50 Years Ago - September 15, 1960
Charles Sparks, owner of Patty's of Texas garment factories, has decided not to locate a plant in San Saba, according to a telephone conversation between him and Reuben Senterfitt, representing San Saba Industrial Association, recently.
Thomas W. Wilton, Jr., naval air cadet, 20, formerly of Richland Springs, was killed Monday, Sept. 12, in the crash of his T34 single engine trainer plane in South Alabama.
The annual meeting of the San Saba County Peanut Growers Assn. will be held at the community tabernacle in Richland Springs next Thursday, Sept. 22, beginning at 8 p.m.
Mrs. H.A. Lackey was appointed the new election judge for Precinct No. 19, and Truett Gage was appointed assistant judge. They will complete the term of B.T. Matsler who resigned before his term expires in 1962.
At the regular meeting of the City Council on Sept. 6, a petition requesting the name of Depot Street to be changed, was presented to the Council by D.A. Cameron, representing the property owners on that street who had signed the petition. The majority of the signers on the petition favored Pecan Street. The name Pecan Street was selected by the City Council and a resolution drawn up for approval at the next meeting.
80 Years Ago - September 11, 1930
Auto mechanic E.J. Martin, who has been with the Ford Garage for the past fifteen years has moved to the Pennant Station where he will attend to the gas and sell Pierce Petroleum products and fix the cars for the customers who pass back and forth on the Pecan Belt Highway.
Bids for the paving of the city streets of San Saba will be opened at 2 o'clock on the afternoon of Monday, Sept. 29, according to Mayor Newman C. Walker, City Councilmen, W. T. Little and S.J. Howard will consider the bids with the Mayor.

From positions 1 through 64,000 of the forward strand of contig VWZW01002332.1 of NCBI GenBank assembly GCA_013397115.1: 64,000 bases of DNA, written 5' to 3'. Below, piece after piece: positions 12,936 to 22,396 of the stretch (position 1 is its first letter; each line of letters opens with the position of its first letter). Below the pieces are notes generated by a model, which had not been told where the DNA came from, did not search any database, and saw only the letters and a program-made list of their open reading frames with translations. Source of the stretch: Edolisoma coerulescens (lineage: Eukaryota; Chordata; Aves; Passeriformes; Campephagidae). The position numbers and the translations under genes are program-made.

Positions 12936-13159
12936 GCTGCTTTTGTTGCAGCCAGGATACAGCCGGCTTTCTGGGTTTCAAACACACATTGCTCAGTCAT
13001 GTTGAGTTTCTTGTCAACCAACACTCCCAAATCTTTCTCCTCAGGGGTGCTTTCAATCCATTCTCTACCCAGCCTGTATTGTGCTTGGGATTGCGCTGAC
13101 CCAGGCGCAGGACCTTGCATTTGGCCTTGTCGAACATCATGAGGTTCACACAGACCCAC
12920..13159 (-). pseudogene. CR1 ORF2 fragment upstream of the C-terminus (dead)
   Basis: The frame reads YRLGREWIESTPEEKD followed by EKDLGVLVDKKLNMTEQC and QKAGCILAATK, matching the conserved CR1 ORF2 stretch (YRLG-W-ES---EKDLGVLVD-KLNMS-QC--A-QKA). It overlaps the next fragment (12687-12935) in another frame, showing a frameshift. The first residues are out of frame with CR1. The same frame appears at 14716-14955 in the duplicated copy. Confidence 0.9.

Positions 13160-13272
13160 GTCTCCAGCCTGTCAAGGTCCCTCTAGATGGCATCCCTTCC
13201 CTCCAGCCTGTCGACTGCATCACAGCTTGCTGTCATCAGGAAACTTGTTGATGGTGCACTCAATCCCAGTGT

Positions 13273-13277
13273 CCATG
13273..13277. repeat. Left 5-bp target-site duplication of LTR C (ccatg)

W.T. Morris and O.B. Mosley visited the Dallas markets this week and have purchased their fall stock of goods.
Reported by Bluebonnet-Richland Springs News - Mrs. Bell Brown and John Wilton and others are about to get the wreckage cleared away after the little tornado of last week. A great deal of timber was blown down and quite a number of houses blown from their foundations but no one was hurt. The home display put on by the General Electric Co. at the office of the Texas-Lousiana Power & Light Co. was a great success.
Everyone enjoyed seeing the wonderful working power of electricity which is the age we are now entering.
100 Years Ago - September 15, 1910
A force of hands was put to work Monday morning tearing down the old Courthouse and the public square will be the scene of a busy squad of the dinner squad pail brigade for several months now.
While moving the old plunder and clearing out the old vault in the county treasurer's offices this week, an old relic of the Masonic Lodge was discovered. It is an old minute book of the royal Arch Chapter, dating as far back as 1859.
Prof. Leslie Barber has been employed to teach the Cherokee public school for the third successive session. School will open the first Monday in October.
Mr. C.C. Yarbrough had the misfortune to lose a large horse Tuesday by the animal being drowned in the river. Worms had gotten into a sore on the horse and in order to wash them out, Mr. Yarbrough tied the animal in the river at a place where the water came up to the horse's flank. A after a couple of hours, he returned to the river to get the horse and found the water had risen very rapidly and the horse was drowned.